A new study suggests that gut bacteria are partially responsible for metabolic changes that lead to weight gain following chemotherapy treatment. If the composition of intestinal bacteria may predict which women will gain weight as a result of chemotherapy, researchers say they eventually hope to identify women at risk of gaining weight and offer methods to prevent it. (2020-10-21)

Climate patterns linked in Amazon, North and South America, study shows
University of Arkansas researchers developed a tree-ring chronology from the Amazon River basin that established a link between climate patterns in the Amazon and the Americas. (2020-10-09)

The Marangoni Effect can be used to obtain freshwater from the sea
A study conducted at the Politecnico di Torino, in collaboration with the Massachusetts Institute of Technology (MIT), and published in the journal Energy and Environmental Science, presents a solar desalination device capable of spontaneously removing the accumulated salt. In the future, this discovery could lead to the development of sustainable desalination systems with stable efficiencies over time (2020-10-08)

High blood pressure linked to baroreflex in rats
Researchers describe a newly observed phenomenon in the way blood pressure is maintained in certain rats. (2020-10-03)

Babies' random choices become their preferences
When a baby reaches for one stuffed animal in a room filled with others just like it, that random choice is very bad news for those unpicked toys: the baby has likely just decided she doesn't like what she didn't choose. Researchers have known that adults build unconscious biases over a lifetime of choosing between things that are essentially the same, but finding that even babies do it demonstrates this way of justifying choice is fundamental to the human experience. (2020-10-02)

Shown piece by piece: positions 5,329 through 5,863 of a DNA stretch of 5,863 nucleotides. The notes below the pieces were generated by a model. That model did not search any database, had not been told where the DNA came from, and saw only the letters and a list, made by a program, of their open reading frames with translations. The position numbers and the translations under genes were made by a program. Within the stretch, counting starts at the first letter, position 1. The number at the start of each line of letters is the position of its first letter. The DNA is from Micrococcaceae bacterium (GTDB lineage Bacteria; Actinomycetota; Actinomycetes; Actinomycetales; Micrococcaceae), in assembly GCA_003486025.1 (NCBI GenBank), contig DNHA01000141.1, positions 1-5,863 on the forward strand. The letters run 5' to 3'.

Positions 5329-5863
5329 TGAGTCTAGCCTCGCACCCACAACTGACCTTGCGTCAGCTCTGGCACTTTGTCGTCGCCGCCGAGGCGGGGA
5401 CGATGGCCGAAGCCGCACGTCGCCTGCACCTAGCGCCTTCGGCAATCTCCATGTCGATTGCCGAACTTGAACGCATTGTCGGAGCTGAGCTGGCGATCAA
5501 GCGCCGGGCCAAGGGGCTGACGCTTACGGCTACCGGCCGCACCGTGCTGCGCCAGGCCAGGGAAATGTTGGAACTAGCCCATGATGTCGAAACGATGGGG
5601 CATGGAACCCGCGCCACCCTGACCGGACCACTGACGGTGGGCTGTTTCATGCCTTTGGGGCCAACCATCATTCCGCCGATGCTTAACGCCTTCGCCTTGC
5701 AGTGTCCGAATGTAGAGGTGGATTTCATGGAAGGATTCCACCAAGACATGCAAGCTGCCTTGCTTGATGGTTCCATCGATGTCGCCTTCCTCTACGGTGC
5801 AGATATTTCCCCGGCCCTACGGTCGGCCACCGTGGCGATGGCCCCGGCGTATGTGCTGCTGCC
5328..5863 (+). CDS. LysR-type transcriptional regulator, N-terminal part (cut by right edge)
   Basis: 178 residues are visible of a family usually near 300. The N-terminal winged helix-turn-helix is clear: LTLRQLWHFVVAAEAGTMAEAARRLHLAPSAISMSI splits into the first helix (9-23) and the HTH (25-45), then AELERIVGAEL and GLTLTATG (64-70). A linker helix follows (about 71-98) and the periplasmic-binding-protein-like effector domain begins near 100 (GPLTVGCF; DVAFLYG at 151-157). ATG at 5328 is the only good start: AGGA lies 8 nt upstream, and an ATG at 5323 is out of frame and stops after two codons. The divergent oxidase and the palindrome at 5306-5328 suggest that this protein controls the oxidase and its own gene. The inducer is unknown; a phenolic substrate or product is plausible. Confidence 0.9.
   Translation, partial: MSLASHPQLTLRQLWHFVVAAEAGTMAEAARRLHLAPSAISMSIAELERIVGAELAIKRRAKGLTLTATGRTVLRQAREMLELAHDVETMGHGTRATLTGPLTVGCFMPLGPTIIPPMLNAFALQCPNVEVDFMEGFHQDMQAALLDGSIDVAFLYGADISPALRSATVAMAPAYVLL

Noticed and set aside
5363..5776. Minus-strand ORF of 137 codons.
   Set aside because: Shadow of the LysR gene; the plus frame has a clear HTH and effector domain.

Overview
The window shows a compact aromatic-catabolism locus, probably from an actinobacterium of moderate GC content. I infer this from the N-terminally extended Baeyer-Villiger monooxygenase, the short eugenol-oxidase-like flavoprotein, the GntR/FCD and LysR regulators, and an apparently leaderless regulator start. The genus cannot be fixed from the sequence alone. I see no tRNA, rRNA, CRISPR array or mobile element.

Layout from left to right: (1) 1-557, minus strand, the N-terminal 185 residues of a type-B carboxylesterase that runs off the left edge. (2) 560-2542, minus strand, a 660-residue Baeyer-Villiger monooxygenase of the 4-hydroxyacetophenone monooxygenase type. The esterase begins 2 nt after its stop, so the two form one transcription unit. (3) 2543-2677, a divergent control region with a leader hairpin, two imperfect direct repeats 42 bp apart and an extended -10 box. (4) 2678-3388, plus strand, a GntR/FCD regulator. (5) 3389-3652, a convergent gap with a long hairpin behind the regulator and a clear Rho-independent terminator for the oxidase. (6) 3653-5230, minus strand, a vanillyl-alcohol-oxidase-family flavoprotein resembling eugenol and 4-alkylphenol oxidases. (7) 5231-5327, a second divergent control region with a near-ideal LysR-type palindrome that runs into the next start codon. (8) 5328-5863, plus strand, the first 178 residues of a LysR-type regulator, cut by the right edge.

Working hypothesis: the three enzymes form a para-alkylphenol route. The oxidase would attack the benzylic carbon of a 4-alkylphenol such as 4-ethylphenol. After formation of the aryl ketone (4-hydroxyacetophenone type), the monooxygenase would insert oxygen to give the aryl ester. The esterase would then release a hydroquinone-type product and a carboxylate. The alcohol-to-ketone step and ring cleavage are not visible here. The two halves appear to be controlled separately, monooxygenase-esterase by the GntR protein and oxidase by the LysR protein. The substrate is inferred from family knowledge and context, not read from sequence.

Earthquake lightning: Mysterious luminescence phenomena
Photoemission induced by rock fracturing can occur as a result of landslides associated with earthquakes. Factors involved in such earthquake lightnings were studied with granite, rhyolite, pyroclastic rock and limestone. (2020-09-28)

Embryos taking shape via buckling
The embryo of an animal first looks like a hollow sphere. Invaginations then appear at different stages of development, which will give rise to the body's structures. Although buckling could be the dominant mechanism that triggers invagination, it has never been possible of measuring the tiny forces involved. This gap has finally been filled thanks to a study carried out by scientists from the University of Geneva. (2020-09-14)

More small-scale dark matter gravitational lenses than expected in galaxy clusters
The gravitational pull of cold dark matter in galaxy clusters can distort or bend the light coming from distant background galaxies, in a phenomenon called gravitational lensing. (2020-09-10)

To make a better sensor, just add noise
Adding noise to enhance a weak signal is a sensing phenomenon common in the animal world but unusual in manmade sensors. Now Penn State researchers have added a small amount of background noise to enhance very weak signals in a light source too dim to sense. (2020-09-03)